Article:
I recently finished Half Luck and Half Brains: The Kemmons Wilson, Holiday Inn Story, it is an intriguing story of the man that changed the hotel industry that we know and love today. He took a concept of a downtown hotel with all of its luxuries and accommodations and put it out on the highway for the car traveler to have access to. He usurped the occasional motels on the outskirts of the city by growing a national chain, a brand for consumers to recognize, and a quality of service that people would appreciate. Things like kids staying free at a hotel and even the size of the rooms are concepts that Kemmons pioneered when he launched Holiday Inn. Now there are copycats all over the world.
The first Holiday Inn opened in 1952, by 1953 he had three just outside of Memphis and a fourth shortly after. Kemmons truly built a moat around his business in a single market before figuring out how to scale to other markets. He personally built and managed these first four Holiday Inns in Memphis, to scale though he learned that he needed to setup a franchise model to compliment the corporate owned Inns.
So how did he find franchisees? A cold call letter to home builders with a promise of wealth if they’d fly to Memphis to hear his pitch. Yep, one of those funny letters you get in the mail from a stranger that is promising riches beyond belief if you’d just fly to their seminar for the weekend. Needless to say only a few responded, but everyone that signed up and opened franchises came out much wealthier.
Kemmons constantly took risks with his wealth, took loans, and took partners. He rarely gave up control to outside investors and only gave up portions of his business to true operators willing to put capital and labor into the business.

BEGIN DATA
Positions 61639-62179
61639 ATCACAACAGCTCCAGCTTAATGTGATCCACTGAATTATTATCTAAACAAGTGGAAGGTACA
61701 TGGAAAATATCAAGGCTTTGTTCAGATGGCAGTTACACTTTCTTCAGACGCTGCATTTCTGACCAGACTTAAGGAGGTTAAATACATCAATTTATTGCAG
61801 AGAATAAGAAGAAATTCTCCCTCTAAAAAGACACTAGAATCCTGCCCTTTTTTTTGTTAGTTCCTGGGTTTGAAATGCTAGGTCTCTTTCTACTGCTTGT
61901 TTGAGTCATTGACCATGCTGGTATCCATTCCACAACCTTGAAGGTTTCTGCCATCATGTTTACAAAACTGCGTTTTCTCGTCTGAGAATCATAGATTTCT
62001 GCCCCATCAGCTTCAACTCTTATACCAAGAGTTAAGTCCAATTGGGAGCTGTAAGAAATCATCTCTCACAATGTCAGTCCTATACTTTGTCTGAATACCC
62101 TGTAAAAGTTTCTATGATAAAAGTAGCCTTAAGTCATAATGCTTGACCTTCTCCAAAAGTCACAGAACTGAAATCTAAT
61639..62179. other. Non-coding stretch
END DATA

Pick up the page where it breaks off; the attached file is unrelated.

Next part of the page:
There are loads of interesting insights into how Kemmons redefined the hotel industry and scaled a business into a world-wide brand. One of my favorite quotes regarding international expansion from Kemmons is “There are hundreds of languages in the world, but a smile speaks all of them. A smile never needs an interpreter.” This is true for different languages as well as just different personality types.
Kemmons includes a long list of tips for success. Some are great and some not so great, but understanding what Kemmons thinks makes him tick is interesting and insightful nonetheless.
- Work only a half a day; it makes no difference which half – it can be either the first 12 hours or the last 12 hours.
- Work is the master key that opens the door to all opportunities.
- Mental attitude plays a far more important role in a person’s success or failure than mental capacity.
- Remember that we all climb the ladder of success one step at a time.
- There are two ways to get to the top of an oak tree. One way is to sit on an acorn and wait; the other way is to climb it.
- Do not be afraid of taking a chance. Remember that a broken watch is exactly right at least twice every 24 hours.
- The secret of happiness is not in doing what one likes, but in liking what one does.
- Eliminate from your vocabulary the words, “I don’t think I can” and substitute, “I know I can.”
- In evaluating a career, put opportunity ahead of security.
- Remember that success requires half luck and half brains.
- A person has to take risks to achieve.
- People who take pains never to do more than they get paid for, never get paid for anything more than they do.
- No job is too hard as long as you are smart enough to find someone else to do it for you.
- Opportunity comes often. It knocks as often as you have an ear trained to hear it, an eye trained to use it, a hand trained to grasp it, and a head trained to use it.
- You cannot procrastinate – in two days, tomorrow will be yesterday.
- Sell you wristwatch and buy an alarm clock.
- A successful person realizes his personal responsibility for self-motivation. He starts himself because he possesses the key to his own ignition switch.
- Do not worry. You can’t change the past, but you sure can ruin the present by worrying over the future. Remember that half the things we worry about never happen, and the other half are going to happen anyway. So, why worry?
- It is not how much you have but how much you enjoy that makes happiness.
- Believe in God and obey the Ten Commandments.